When Ruether arrived on the West Coast, he joined the PCL’s equivalent of the 1927 Yankees, the 1928 San Francisco Seals, managed by the same Nick Williams who had turned around Ruether’s career in Spokane in 1916.
Ruether played a major role in San Francisco’s 120 victories in 1928. The 35-year-old lefty led the PCL in wins (29–7) and complete games (28) and batted .316 in 72 games.
Always on the move, Ruether pitched for the Mission Reds in 1929 (14–9) before Klepper purchased him. Ruether won 17 games for the 1930 Indians, who released him in mid-1931, at which point Ruether signed with Portland. Over the next two years, Ruether also pitched for Nashville, Mission (again) and Oakland, retiring as a full-time player in 1933.
[In 1934, Ruether became team manager for the Seattle Indians and was the All-Star Team manager in his first year. Ruether left the league in 1936. Ruether would later serve as a scout for the Chicago Cubs and San Francisco Giants and discovered players such as Joey Amalfitano, Eddie Bressoud, Peanuts Lowrey and Mike McCormick. He died May 16, 1970, in Phoenix at 76.]
For more on Ruether’s extensive career as a manager and scout, go to sportspressnw.com.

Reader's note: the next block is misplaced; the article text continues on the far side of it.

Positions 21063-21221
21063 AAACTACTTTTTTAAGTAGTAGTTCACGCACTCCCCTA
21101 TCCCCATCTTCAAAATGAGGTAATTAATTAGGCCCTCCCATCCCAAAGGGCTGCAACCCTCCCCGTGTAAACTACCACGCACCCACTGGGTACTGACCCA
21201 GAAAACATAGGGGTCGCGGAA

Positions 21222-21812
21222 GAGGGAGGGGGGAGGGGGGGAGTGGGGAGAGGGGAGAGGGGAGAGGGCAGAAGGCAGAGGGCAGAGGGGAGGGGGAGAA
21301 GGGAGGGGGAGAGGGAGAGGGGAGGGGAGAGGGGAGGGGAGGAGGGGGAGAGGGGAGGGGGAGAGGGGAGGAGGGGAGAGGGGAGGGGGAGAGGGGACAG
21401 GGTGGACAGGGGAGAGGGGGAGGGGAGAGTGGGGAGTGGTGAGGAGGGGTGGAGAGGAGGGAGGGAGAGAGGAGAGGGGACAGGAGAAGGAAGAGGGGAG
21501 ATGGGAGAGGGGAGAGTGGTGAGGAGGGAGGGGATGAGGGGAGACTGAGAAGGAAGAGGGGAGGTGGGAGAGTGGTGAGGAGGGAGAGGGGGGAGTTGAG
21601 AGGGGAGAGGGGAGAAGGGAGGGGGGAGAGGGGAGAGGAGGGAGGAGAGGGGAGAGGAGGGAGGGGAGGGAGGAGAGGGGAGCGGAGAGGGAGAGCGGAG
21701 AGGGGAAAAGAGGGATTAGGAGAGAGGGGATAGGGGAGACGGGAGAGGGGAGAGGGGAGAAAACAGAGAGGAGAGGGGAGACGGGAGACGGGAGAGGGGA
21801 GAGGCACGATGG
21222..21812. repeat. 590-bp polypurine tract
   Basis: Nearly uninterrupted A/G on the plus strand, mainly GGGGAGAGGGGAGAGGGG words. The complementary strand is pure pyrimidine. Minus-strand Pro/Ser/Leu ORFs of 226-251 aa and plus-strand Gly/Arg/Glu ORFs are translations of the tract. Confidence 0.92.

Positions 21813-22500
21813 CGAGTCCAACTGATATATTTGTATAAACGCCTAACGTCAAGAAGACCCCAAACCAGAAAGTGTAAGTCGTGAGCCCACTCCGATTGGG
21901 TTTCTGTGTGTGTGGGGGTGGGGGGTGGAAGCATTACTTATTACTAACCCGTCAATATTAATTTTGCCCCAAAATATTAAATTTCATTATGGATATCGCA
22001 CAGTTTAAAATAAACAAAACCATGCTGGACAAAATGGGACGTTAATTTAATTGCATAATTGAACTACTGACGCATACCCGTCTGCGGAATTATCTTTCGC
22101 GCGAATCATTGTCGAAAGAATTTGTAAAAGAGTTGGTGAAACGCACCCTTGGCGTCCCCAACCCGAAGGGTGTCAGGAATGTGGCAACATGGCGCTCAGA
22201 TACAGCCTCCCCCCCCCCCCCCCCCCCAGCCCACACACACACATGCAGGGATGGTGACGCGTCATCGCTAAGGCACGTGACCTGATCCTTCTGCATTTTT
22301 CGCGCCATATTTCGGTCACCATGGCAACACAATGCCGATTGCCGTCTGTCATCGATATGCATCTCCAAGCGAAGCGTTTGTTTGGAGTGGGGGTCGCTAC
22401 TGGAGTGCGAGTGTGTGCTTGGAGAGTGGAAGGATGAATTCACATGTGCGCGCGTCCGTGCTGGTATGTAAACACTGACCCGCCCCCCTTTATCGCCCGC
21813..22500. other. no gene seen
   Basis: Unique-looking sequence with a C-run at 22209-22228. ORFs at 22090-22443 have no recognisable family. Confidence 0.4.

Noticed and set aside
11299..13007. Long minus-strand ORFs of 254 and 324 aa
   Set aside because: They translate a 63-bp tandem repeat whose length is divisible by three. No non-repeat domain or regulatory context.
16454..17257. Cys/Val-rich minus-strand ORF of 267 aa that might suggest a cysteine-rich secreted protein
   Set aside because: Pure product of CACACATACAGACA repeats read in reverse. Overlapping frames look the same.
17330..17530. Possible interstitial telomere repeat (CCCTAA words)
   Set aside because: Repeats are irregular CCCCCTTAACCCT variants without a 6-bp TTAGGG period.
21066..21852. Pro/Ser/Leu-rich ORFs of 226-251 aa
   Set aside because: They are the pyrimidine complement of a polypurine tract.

The best baseball team that ever was?
In 2012, Harvey Frommer wrote in The Epoch Times about the team he and many others considered the best ever: the 1927 Yankees, which featured Dutch Ruether in its pitching lineup. The team, according to Frommer “was so consistent in every way that its roster was not ever changed that glorious season. The team began with 10 pitchers [including Ruether], three catchers, seven infielders, five outfielders, and ended that way. There was no shuttling of players up and down from the minors. The 25 guys who began the season remained on the big league roster all season long, tying a record for fewest players used by a major league team.”
Ruether roomed with Babe Ruth for half the season, and another teammate was Lou Gehrig. This “royalty of baseball,” as Frommer called the team, led the Yankees to a four-game sweep of the Pirates for the world championship. “It was a group of men who totally dominated baseball.… And if you loved the Yankees, it was the best of times.”